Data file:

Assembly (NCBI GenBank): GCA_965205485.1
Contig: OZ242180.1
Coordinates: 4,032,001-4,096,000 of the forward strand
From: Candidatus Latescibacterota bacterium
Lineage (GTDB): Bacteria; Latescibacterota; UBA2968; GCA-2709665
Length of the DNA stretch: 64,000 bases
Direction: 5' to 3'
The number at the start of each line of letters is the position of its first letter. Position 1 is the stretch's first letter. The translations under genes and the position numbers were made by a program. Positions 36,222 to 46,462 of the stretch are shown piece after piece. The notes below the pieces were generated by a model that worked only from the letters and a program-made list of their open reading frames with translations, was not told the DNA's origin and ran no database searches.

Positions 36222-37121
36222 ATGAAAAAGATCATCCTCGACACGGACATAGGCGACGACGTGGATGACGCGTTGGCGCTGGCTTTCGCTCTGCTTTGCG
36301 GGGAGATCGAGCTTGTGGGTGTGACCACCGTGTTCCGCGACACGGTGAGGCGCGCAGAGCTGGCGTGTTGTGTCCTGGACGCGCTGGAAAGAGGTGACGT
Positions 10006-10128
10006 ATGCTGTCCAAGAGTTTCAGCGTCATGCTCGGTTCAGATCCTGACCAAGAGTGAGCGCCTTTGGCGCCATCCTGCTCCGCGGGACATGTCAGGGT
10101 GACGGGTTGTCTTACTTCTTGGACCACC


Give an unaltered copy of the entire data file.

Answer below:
Assembly (NCBI GenBank): GCA_965205485.1
Contig: OZ242180.1
Coordinates: 4,032,001-4,096,000 of the forward strand
From: Candidatus Latescibacterota bacterium
Lineage (GTDB): Bacteria; Latescibacterota; UBA2968; GCA-2709665
Length of the DNA stretch: 64,000 bases
Direction: 5' to 3'
The number at the start of each line of letters is the position of its first letter. Position 1 is the stretch's first letter. The translations under genes and the position numbers were made by a program. Positions 36,222 to 46,462 of the stretch are shown piece after piece. The notes below the pieces were generated by a model that worked only from the letters and a program-made list of their open reading frames with translations, was not told the DNA's origin and ran no database searches.

Positions 36222-37121
36222 ATGAAAAAGATCATCCTCGACACGGACATAGGCGACGACGTGGATGACGCGTTGGCGCTGGCTTTCGCTCTGCTTTGCG
36301 GGGAGATCGAGCTTGTGGGTGTGACCACCGTGTTCCGCGACACGGTGAGGCGCGCAGAGCTGGCGTGTTGTGTCCTGGACGCGCTGGAAAGAGGTGACGT
Positions 10006-10128
10006 ATGCTGTCCAAGAGTTTCAGCGTCATGCTCGGTTCAGATCCTGACCAAGAGTGAGCGCCTTTGGCGCCATCCTGCTCCGCGGGACATGTCAGGGT
10101 GACGGGTTGTCTTACTTCTTGGACCACC